Employees all over America feel they have hit a ceiling at their current employer. Once this feeling has set in, unless turned around, these employees often find themselves in search of a new job. A job where they may move up in their career. As a result, human resource people or managers find themselves looking for a new employee, to replace the skilled professional that left.
Whether the ceiling they feel they've hit is perceived or real, this poses a challenge for employers who depend on tenure and experience as a building block to company success.
As a manager, when faced with the question, "Why don’t you do something to prevent this tenured employee from leaving?" Most employers reply, "We simply can't "promote" everyone!" They use this as an excuse to live with the problem.
Instead of living with this problem, knowing full well we can't promote everyone, let's talk about 5 ways to solve this challenge. The key objective is to give your employees the feeling that they are moving up regardless of their duration in their current job role. In doing this, you will help your team improve and stay engaged, even if they are locked in their current role for the time being.
- Questioning what strengths your employees are not utilizing in their current role. This will shed light on what potential responsibilities you could give a particular employee to help them feel they are growing in their career. Allowing them to start unlocking their strengths to help impact your organization positively and will help meet this crucial growth need.
- Create an Opportunity: After discovering which employees feel they are not moving upward you can further discover ways you could better utilize their skills. Is there potential to give them more responsibility or more duties that would allow them to showcase their talents and also help your organization? Can you work out a win/win/win where the employee, the business and the customer all benefit from the move?
- Set realistic expectations with them on what the new role entails. Often people want to move up but aren't capable of taking on a new role. The disconnect stems from blind spots or being unaware of exactly what the new role entails. Sitting down and reviewing what skills are necessary, what the expectations would be to move up, and what it takes to succeed in that next role are extremely important. Many times you can set them on the right path to reach their goal. Or, they may decide moving up doesn’t seem as appealing anymore. Either way, once they understand the real responsibilities they will have to face down you will discover if you are grooming the right person for the next level in your organization. The key is the employee knowing they are moving towards their goal, even if the position is not available yet.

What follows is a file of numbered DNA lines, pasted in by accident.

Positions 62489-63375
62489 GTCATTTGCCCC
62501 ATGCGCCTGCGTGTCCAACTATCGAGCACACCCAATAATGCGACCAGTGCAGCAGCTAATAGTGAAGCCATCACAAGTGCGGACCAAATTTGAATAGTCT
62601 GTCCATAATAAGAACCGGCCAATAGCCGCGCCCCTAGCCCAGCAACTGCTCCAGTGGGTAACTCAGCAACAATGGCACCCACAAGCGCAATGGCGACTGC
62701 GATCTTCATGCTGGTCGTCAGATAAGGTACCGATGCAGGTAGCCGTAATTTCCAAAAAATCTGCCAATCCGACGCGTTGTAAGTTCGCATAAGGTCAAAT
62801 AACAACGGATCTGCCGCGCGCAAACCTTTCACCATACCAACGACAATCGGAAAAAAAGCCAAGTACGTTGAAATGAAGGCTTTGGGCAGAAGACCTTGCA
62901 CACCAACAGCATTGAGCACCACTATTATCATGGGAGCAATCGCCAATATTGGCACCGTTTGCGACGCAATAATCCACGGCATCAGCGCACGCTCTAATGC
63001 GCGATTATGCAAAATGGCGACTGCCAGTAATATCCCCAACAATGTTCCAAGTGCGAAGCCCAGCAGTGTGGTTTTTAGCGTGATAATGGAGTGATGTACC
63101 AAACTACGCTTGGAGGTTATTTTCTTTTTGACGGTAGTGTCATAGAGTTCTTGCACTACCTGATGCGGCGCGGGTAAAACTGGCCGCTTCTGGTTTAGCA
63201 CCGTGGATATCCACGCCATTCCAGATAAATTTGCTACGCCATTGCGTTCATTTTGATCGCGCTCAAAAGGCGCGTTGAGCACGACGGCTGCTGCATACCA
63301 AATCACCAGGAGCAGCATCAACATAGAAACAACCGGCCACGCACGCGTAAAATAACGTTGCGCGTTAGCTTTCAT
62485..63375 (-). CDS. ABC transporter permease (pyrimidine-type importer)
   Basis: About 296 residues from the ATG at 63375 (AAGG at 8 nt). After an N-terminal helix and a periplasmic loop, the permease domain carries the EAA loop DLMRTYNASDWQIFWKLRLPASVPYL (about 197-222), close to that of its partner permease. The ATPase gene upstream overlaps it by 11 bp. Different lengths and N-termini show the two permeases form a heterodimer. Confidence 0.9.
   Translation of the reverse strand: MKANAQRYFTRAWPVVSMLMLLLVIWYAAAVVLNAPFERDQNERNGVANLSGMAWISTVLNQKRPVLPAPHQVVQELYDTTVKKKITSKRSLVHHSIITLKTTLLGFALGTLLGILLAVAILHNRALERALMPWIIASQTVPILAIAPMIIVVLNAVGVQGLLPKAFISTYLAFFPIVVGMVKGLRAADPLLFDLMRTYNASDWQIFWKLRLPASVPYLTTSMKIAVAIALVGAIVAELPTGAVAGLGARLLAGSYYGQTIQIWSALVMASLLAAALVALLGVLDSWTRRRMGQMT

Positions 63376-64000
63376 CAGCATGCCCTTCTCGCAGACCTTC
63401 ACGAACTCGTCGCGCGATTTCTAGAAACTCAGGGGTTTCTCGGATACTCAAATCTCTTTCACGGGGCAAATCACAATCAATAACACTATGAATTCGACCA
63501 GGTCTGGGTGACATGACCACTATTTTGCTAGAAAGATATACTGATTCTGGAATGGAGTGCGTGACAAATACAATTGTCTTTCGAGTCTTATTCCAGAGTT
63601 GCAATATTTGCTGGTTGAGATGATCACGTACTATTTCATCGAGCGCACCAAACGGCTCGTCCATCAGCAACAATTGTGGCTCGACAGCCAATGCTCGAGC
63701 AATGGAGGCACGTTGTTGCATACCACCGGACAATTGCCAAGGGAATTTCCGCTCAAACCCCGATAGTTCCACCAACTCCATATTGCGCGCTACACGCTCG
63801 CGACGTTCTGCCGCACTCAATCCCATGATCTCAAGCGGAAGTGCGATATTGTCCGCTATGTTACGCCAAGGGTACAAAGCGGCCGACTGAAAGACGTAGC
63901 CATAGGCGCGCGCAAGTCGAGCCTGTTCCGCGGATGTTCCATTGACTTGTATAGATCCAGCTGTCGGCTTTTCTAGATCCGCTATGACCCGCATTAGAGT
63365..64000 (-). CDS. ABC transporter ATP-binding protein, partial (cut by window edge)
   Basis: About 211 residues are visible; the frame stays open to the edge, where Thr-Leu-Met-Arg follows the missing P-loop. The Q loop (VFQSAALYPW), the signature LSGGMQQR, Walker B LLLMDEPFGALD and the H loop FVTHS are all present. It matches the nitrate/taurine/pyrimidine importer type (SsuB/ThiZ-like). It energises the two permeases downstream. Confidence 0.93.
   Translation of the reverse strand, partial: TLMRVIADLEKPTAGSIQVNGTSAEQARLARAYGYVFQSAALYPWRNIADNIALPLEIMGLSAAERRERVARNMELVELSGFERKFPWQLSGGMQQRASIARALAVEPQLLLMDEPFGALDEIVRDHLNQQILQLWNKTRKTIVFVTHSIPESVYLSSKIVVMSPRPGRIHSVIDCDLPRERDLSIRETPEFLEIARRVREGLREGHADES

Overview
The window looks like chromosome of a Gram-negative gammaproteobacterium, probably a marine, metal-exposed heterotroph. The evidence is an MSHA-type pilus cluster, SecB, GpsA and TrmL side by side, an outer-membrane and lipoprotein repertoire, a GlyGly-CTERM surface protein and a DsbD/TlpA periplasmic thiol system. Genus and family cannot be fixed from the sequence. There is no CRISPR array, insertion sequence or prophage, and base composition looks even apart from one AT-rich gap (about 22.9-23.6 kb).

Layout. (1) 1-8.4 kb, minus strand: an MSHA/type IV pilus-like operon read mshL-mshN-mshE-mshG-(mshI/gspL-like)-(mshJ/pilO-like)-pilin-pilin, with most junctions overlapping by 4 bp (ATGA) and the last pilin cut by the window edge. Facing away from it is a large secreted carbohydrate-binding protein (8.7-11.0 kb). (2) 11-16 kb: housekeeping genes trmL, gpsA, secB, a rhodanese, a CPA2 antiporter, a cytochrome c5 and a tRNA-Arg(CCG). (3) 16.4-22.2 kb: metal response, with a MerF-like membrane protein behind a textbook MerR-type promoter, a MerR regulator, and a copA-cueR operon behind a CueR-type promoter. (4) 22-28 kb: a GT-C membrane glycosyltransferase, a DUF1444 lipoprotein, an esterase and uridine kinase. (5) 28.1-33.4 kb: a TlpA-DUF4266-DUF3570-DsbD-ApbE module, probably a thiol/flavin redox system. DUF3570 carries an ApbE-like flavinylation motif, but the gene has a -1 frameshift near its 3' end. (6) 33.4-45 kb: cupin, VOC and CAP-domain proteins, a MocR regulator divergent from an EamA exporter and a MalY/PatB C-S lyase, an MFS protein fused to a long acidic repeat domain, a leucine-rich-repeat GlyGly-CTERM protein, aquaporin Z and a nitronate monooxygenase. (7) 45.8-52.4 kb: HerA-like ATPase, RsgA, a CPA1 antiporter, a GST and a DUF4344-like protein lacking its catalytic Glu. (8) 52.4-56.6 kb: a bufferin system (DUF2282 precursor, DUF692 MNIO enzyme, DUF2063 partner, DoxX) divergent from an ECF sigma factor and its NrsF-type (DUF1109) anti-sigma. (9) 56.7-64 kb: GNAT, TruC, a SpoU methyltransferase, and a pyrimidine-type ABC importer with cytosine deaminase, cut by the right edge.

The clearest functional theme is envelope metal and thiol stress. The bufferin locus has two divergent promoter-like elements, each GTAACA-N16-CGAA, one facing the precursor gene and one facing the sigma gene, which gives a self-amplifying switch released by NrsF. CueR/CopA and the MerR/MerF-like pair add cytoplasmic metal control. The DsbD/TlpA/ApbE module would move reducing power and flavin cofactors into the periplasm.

- Show them another way to measure career improvement by proving to them they are moving in the right direction! Again, since career improvement is not always measured by promotions or pay raises: we can capitalize with other means. What areas of development could you track to help the employee grow that could ultimately impact their pay, their skills and the success of the company? The key lies in regular ongoing aspiration coaching, proving to them regularly that they are moving forward by uncovering, acknowledging, and celebrating their wins.
- Ensure other employee engagement needs are met or exceeded! Have you ever heard an employee say, "You know, even though I don’t get X or Y at my employer... I stay because of Z!" I'm not giving you a license to ignore the lack of development and career growth problem. I'm just adding that there are many other needs employees have to feel engaged. If you are able to meet those needs, you can keep employees engaged and essentially create an environment that is "good enough" which could prevent much of the unnecessary turnover. A great book on this topic that outlines employee engagement needs is "Nine Minutes on Monday", by James Robbins.
These 5 key tactics can certainly help meet the employee career advancement need without actually needing to promote someone. This will help you lower turnover, increase tenure, create employees that will do what it takes to succeed, and make you a hero of a leader for your organization!
There are many other ways to accomplish this that are not posted in this blog. How do you, as a leader, fill this important need, even when the structure of the organization doesn’t allow for a promotion? What tactics, skills, or means do you use to keep employees engaged who may otherwise feel frozen in their current roles?